The National Association for Stock Car Auto Racing (NASCAR) announced today the second class of inductees into the NASCAR Hall of Fame. That class consists of: David Pearson - 94%; Bobby Allison - 62%; Lee Petty - 62%; Ned Jarrett - 58%; Bud Moore - 45%.
The NASCAR Hall of Fame Voting Panel, consisting of members of the Nominating Committee along with 31 others representing all facets of the NASCAR industry, met in a closed session in Charlotte, N.C., to vote on the induction class of 2011. The announcement was made in the Great Hall inside the NASCAR Hall of Fame.
The class was determined by 53 votes cast by the panel and the nationwide fan vote conducted through NASCAR.COM. The accounting firm of Ernst & Young presided over the tabulation of the votes.
The Class of 2011 will be officially inducted in a ceremony in May 2011 at the NASCAR Hall of Fame in Charlotte.
The results of the voting for the five chosen in this class proved quite competitive. Also receiving votes were Dale Inman, Cale Yarborough and Darrell Waltrip.
As part of the inclusive voting process, hundreds of thousands of NASCAR fans submitted votes online at NASCAR.COM. That remarkable feedback once again demonstrated fans' passion and knowledge of the sport and its heritage. The fans’ top five: Bobby Allison, David Pearson, Lee Petty, Darrell Waltrip and Cale Yarborough.
Here were the 25 nominees for induction into the 2011 NASCAR Hall of Fame class:
Bobby Allison, Buck Baker, Red Byron, Richard Childress, Jerry Cook, Richie Evans, Tim Flock, Rick Hendrick, Jack Ingram, Dale Inman, Ned Jarrett, Fred Lorenzen, Bud Moore, Raymond Parks, Benny Parsons, David Pearson, Lee Petty, Fireball Roberts, T. Wayne Robertson, Herb Thomas, Curtis Turner, Darrell Waltrip, Joe Weatherly, Glen Wood and Cale Yarborough.
The NASCAR Hall of Fame broke ground in Charlotte on Jan. 25, 2007 and opened to the public on May 11, 2010. The facility honors the history and heritage of NASCAR and the many who have contributed to the success of the sport.
Highlighting the Class of 2011:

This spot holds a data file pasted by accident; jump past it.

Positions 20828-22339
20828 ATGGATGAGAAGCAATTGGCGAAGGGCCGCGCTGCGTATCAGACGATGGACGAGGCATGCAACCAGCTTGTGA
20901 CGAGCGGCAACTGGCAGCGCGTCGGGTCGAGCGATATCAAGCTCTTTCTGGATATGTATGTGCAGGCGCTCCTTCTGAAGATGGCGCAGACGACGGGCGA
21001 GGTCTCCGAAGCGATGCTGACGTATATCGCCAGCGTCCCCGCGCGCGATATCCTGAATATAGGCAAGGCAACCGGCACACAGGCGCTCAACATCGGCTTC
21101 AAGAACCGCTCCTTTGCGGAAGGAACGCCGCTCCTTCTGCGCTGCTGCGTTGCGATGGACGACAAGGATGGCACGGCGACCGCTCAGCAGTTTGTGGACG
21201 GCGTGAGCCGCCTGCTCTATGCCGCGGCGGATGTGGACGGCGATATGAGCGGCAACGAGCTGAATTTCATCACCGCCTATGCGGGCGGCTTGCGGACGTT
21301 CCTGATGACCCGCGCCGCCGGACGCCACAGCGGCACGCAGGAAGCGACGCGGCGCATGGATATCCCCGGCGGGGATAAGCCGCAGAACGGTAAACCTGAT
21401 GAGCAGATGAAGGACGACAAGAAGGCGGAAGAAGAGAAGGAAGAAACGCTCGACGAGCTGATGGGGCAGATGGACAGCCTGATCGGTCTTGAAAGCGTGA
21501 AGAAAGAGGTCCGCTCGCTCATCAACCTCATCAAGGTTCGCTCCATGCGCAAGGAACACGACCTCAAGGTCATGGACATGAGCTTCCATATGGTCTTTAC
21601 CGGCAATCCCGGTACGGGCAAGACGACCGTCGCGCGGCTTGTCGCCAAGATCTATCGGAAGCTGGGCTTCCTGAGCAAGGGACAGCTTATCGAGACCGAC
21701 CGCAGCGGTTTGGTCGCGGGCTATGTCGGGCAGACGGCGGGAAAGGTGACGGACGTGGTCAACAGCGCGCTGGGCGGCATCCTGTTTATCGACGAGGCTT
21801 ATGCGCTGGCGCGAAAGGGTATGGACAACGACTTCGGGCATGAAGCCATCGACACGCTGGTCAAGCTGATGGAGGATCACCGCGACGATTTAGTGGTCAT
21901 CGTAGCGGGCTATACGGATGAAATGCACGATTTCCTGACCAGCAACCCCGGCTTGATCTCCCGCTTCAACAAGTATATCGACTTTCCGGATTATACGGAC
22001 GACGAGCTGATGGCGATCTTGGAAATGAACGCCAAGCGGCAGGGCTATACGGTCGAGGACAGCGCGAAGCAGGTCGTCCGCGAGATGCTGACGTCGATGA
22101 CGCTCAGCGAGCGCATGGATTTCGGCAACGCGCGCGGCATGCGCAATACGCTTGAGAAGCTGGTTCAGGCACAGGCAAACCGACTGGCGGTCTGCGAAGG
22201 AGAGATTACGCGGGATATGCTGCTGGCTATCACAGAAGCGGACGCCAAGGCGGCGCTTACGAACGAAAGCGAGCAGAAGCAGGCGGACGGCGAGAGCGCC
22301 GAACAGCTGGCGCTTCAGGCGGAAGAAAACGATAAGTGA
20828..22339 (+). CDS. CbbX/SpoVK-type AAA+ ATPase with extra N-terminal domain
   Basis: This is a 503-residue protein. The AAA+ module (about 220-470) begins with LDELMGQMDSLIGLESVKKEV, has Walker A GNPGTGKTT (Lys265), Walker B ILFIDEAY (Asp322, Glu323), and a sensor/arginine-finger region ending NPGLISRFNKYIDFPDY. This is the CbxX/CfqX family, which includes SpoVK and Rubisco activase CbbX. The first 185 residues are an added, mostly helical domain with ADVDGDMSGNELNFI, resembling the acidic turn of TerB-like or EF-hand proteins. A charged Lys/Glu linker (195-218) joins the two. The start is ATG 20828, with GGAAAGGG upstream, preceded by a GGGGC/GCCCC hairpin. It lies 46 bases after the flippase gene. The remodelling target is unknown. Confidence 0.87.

Allison, winner of the 1983 NASCAR premier series championship, ended his career with 84 victories, tied for third on the all-time list. In 1972, he won 10 races, had 12 second-place finishes and was the NASCAR premier series runner-up (to Richard Petty). Allison captured the NASCAR Modified Special Division championship in 1962 and '63 and then went on to win the Modified Division the following two years. In 1998, Allison was named one of NASCAR’s "50 Greatest Drivers."
Jarrett was a two-time NASCAR champion (1961 and 1965) and two-time Sportsman Division champion (1957 and ‘58). Through his career he totaled 50 premier series wins, tied for 11th all-time. In 1998 he was named one of NASCAR’s “50 Greatest Drivers.” After retiring in 1966, Jarrett helped grow the sport through his second career as a broadcaster.
A decorated World War II infantryman, Bud Moore became a successful NASCAR Sprint Cup owner almost immediately upon fielding a team in 1961. Moore won back-to-back championships in 1962-63 with Joe Weatherly. Earlier, in 1957, Moore - who referred to himself as “a country mechanic” – was crew chief for champion Buck Baker.
Pearson is a three-time NASCAR champion whose career total of 105 victories is second on the all-time list. Pearson won his titles in 1966, ’68 and ’69. He also won the sport’s biggest event, the Daytona 500 in 1976. In 1998 he was named one of NASCAR’s “50 Greatest Drivers.”
Petty became the sports first three-time series champion after winning titles in 1954, ’58 and ’59. He was also the winner of the first Daytona 500 in 1959. His 54 career victories stands ninth on the all-time list and he never finished lower than fourth in points from 1949-1959. In 1998, he was named one of NASCAR’s “50 Greatest Drivers.” Petty is the founder of Petty Enterprises and as an owner had more than 2,000 starts and 268 wins.